Previous findings have linked lower socioeconomic status (SES) with elevated morbidity and mortality. Leukocyte telomere length (LTL), which also has been associated with age-related disease morbidity and mortality, is a marker of aging at the cellular level, making it a valuable early biomarker of risk and an indicator of biological age. It is hypothesized that SES will be associated with LTL, indicating that SES influences disease risk by accelerating biological aging. In the present sample we test for associations of childhood SES and adult SES (i.e. education, income, home ownership) with LTL, and examine whether these associations vary by racial/ethnic group. Analyses on 963 subjects (18.7% White, 53% Hispanics, and 28.5% African American) from the Stress ancillary study of the Multi-Ethnic Study of Atherosclerosis revealed a significant difference in LTL between home owners and renters in Hispanic and White participants (p < .05), but not amongst African Americans (p = .98). There were no linear associations of adult education or family income with LTL, however, there was an inverse association between father’s education and LTL (p = .03). These findings suggest that for Whites and Hispanics renting vs. owning a home is associated with an older biological age; however we did not replicate previous findings linking education with LTL.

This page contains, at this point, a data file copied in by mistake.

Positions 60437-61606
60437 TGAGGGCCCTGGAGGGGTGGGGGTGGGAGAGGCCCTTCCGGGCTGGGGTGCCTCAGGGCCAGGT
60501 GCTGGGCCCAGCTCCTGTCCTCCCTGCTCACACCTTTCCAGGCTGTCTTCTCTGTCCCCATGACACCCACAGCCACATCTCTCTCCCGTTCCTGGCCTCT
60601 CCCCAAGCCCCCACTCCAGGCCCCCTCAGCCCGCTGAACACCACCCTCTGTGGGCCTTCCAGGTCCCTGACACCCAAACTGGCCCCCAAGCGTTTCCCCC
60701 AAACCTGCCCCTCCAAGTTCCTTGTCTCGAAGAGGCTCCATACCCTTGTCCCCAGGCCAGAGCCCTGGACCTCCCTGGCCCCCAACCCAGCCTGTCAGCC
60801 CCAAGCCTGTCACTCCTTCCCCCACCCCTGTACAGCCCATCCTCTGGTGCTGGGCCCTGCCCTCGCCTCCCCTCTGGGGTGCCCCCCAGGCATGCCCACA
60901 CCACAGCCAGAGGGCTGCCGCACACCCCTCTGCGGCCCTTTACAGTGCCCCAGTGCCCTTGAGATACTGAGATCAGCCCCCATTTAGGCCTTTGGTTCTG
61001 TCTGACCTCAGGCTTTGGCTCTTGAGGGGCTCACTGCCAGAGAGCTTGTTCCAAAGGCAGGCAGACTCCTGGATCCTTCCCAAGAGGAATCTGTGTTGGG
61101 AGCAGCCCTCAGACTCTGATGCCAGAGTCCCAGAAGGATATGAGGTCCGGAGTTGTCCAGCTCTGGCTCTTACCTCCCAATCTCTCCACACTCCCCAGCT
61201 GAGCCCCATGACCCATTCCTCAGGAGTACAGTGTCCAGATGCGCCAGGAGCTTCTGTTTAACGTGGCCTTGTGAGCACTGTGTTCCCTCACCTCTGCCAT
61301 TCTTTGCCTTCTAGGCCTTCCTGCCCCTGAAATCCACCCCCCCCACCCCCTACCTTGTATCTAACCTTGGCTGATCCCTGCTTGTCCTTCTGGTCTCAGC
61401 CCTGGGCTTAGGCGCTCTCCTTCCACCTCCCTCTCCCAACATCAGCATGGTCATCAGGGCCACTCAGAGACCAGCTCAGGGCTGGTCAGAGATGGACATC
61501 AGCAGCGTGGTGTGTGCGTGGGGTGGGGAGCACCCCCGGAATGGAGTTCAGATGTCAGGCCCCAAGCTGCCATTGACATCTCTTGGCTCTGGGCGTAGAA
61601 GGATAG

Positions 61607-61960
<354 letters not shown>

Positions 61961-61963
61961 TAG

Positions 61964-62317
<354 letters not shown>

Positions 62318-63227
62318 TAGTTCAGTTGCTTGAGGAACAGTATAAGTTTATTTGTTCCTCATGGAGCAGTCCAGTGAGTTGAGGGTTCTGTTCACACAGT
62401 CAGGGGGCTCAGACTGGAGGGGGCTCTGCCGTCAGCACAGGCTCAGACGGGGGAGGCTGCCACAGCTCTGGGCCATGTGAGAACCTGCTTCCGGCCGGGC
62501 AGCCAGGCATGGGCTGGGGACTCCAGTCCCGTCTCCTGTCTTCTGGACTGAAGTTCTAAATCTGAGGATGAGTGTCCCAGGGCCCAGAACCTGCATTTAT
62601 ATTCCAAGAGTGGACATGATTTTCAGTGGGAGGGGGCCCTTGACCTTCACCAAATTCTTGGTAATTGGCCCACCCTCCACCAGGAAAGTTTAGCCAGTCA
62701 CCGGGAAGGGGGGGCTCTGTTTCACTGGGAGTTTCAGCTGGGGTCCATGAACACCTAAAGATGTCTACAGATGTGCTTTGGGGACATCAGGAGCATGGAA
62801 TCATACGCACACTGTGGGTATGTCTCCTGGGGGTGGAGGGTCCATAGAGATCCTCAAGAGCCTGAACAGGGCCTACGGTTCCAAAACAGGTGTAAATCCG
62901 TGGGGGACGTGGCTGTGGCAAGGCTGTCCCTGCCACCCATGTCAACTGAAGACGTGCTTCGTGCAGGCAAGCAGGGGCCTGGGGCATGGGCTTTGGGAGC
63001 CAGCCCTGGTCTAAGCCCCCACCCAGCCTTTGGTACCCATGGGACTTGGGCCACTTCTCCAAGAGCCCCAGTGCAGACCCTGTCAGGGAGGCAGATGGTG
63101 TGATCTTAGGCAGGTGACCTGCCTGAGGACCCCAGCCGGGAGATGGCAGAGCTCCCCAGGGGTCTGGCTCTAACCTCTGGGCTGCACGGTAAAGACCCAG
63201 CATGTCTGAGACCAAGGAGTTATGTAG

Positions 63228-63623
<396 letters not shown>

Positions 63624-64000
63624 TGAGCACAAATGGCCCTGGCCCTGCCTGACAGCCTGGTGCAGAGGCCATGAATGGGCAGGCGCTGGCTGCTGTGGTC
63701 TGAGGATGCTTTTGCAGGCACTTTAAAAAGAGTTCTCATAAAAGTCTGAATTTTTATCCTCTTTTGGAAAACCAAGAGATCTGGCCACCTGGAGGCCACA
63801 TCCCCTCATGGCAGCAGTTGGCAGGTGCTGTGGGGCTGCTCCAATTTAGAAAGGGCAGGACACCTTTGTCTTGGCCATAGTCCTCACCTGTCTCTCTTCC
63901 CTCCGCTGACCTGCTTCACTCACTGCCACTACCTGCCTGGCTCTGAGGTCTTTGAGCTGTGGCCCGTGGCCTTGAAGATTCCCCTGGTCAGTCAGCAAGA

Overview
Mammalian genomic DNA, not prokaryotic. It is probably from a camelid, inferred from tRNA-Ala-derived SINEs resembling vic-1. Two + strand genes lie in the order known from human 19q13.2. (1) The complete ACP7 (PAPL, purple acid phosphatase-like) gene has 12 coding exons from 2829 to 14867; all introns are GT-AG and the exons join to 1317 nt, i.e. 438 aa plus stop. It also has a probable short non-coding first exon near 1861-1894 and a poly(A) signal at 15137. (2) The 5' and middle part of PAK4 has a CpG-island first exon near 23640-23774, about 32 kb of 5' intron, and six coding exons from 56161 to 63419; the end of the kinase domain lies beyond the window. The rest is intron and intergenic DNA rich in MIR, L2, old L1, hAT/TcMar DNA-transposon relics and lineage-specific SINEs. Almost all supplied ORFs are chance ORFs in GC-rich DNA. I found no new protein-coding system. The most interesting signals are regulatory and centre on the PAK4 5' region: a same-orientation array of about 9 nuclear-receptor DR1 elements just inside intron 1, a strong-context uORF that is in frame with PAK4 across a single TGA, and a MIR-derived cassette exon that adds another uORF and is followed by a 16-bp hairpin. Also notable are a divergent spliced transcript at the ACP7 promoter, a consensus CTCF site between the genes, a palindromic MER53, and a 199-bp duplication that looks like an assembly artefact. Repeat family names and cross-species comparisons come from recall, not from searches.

Telomere length; childhood SES; socioeconomic status; home ownership; wealth; parental education; cellular aging; biological aging; ethnicity
The primary goal was to test the hypothesis that limited social support (SS) is related to shorter leukocyte telomere length (LTL), particularly in an older adult population.
Cross-sectional analyses were performed on 948 participants at Exam 1 of the Multi-Ethnic Study of Atherosclerosis (MESA), ages 45–84 years (18.4% White, 53.1% Hispanics, and 28.5% African-American). LTL was determined using qPCR and social support was measured with the ENRICHD social support inventory.
Across the entire sample, SS was not associated with LTL (p = .87) after adjusting for demographic (age, gender, race/ethnicity, socioeconomic status), age X gender, age X race, health (body mass index, diabetes, pulse pressure), and lifestyle factors (smoking, physical activity, diet), however the interaction term Age (dichotomized) X SS was significant, p = .001. Stratification by age group revealed a positive association between SS (score range: 5–25) and LTL in the older (65–84 years) B(SE) = .005(.002), p = .007, but not younger participants (45–64 years), p = .12, after adjusting for covariates.